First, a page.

End of the Century: The Fin De Siecle's Role in Steampunk
With the new year right around the corner, it's time to talk about the end of the 19th century, a time which plays an enormous role in Steampunk. If you've done any reading of British books written from about 1890 to 1899, you may have come across the phrase 'fin de siecle' and wondered what it meant. You also may have come across this term in reading about the late Victorian era. No worries, I'll tell you all about it!
Image by Giovanni Dicandia
"Fin de siecle" literally means "end of the century" in French, but when used in the context of Steampunk or the Victorian era, it specifically refers to the end of the 19th century. In case you don't know French, it's pronounced "fahn deh see-ek-uhl". The term has been used retroactively to apply to the entire period from about 1880 to 1900, which was a pretty important twenty years. In fact, in many ways, the largest inspiration for Steampunk falls into that span.
I always thought it was interesting that the British themselves used the term "fin de siecle", because the British have a long-standing dislike of the French. In fact, they often wouldn't use French words even for French traditions that they co-opted, such as the boutonniere, which is the French custom of putting a flower on one's lapel, in the button hole. Instead, the British would call this a buttonhole, which is the translation of boutonniere. So why use fin de siecle instead of just "end of the century"? It's because that era embodied a lack of faith in England, and there's no better way to subtly express that than to use French words._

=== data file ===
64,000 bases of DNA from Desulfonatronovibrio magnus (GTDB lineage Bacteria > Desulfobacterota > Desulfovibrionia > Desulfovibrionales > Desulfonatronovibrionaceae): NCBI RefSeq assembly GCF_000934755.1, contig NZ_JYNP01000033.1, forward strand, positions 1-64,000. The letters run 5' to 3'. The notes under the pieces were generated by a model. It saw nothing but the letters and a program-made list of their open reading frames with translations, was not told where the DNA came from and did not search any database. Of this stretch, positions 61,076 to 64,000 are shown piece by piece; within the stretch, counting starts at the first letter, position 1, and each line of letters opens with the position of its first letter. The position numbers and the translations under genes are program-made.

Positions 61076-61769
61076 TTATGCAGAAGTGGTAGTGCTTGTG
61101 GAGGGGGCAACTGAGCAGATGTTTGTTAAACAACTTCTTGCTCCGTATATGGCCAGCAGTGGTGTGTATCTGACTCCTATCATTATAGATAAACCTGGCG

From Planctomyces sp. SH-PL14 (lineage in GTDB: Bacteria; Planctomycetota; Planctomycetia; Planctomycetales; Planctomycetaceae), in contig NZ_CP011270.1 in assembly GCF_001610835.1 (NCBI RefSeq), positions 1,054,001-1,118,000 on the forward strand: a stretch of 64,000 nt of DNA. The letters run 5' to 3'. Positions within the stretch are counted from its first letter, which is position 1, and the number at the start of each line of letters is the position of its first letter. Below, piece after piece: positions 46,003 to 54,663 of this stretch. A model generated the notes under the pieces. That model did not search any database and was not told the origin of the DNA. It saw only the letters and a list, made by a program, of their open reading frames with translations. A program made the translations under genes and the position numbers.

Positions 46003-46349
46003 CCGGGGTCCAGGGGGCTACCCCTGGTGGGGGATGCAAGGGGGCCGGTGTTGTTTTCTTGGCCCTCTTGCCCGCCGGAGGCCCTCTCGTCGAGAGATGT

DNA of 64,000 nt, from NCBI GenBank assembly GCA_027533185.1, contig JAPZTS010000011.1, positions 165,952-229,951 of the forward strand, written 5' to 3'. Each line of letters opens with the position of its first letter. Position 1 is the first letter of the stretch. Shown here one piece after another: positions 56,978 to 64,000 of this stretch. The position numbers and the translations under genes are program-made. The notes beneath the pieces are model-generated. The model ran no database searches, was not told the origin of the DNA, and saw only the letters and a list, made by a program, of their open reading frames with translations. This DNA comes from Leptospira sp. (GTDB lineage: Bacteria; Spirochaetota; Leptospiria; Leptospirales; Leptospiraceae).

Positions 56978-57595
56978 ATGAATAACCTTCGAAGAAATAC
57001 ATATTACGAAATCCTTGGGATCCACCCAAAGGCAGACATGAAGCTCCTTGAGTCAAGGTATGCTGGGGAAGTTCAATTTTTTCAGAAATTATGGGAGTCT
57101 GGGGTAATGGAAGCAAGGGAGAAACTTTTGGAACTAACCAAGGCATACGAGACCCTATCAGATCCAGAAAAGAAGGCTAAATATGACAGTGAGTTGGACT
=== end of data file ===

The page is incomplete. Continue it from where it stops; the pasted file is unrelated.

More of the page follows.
So "fin de siecle" refers to more than just a time in history, but also to the tumultuous social upheaval happening during that time as well. The people living in that period had seen their entire society reach unprecedented levels of wealth and prosperity, while at the same time watching the poor remain poor and many peoples around the world being oppressed. They became disenchanted, and were convinced that change was necessary, and that the end of all of it would be coming soon.
As a result, the hallmarks of the fin de siecle are reactions to all of the things they saw as wrong with their era: materialism, the bourgeoise, rationalism, and more. It was a time marked by revolution, but not the sort with bloodshed. It was a prescient time because the end did indeed come in the form of World War 1, which started the real decline of the British empire.
Does any of this sound familiar? A great empire whose corruption and wealth were leading to decadence? Reminds me a lot of America in the last decade, which coincidentally is the time when Steampunk suddenly became extremely popular. Or is it a coincidence? There are massive similarities between the fin de siecle and modern times, and it seems unlikely that it could be pure luck. Might I remind you that Steampunk has existed in one form or another since the 1960's, and yet it wasn't until 2005 that it experienced a meteoric rise to popularity.
I'm not suggesting that the waning power of America is the sole reason for the popularity of Steampunk, but it does certainly provide interesting parallels to the fin de siecle. On the Wikipedia article for fin de siecle, it says that "the "spirit" of fin de siècle often refers to the cultural hallmarks that were recognized as prominent in the 1880s and 1890s, including boredom, cynicism, pessimism, and a widespread belief that civilization leads to decadence." All of those traits are prevalent in today's youth in Generation Y because they are in many ways facing the same stimuli as were present in the fin de siecle.